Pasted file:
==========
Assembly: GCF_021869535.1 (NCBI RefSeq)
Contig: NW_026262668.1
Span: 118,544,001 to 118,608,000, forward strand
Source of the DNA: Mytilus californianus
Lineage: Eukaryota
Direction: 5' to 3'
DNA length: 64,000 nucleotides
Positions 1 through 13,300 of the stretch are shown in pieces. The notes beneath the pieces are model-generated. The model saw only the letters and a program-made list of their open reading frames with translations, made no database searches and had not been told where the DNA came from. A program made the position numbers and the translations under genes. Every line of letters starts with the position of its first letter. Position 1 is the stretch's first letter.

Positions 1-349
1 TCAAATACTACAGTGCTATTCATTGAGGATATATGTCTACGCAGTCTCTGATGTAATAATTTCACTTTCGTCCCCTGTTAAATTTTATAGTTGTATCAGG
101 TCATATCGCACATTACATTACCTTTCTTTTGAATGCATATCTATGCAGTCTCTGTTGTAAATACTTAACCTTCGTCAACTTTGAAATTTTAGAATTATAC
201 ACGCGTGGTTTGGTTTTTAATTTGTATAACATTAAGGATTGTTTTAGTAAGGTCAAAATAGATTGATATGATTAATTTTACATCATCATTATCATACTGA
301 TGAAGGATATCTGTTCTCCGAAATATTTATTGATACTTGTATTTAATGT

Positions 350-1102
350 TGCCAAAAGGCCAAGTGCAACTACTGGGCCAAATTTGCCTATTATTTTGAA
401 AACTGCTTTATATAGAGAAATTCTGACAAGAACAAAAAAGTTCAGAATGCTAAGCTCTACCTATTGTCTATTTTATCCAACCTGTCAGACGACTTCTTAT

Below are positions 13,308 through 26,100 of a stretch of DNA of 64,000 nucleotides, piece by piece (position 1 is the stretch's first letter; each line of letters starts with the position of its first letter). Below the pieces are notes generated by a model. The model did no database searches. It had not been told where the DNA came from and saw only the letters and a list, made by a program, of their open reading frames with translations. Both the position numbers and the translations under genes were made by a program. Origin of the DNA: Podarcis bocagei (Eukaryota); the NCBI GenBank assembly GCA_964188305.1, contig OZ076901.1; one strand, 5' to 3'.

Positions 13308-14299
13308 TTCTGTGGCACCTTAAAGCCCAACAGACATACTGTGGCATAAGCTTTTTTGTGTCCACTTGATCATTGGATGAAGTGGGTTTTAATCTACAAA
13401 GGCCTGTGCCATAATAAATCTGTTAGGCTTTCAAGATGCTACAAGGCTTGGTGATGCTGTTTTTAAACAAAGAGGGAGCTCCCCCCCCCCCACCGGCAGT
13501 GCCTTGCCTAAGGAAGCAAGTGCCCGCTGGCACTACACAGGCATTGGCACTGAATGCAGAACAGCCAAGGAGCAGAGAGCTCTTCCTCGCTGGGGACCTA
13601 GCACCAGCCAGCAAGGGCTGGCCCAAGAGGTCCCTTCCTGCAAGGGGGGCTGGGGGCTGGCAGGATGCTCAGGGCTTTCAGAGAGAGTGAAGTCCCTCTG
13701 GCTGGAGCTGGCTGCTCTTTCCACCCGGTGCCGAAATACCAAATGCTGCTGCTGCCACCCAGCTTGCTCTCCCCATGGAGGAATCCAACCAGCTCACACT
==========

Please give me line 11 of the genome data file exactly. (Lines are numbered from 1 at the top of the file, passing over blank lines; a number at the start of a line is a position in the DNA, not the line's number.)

101 TCATATCGCACATTACATTACCTTTCTTTTGAATGCATATCTATGCAGTCTCTGTTGTAAATACTTAACCTTCGTCAACTTTGAAATTTTAGAATTATAC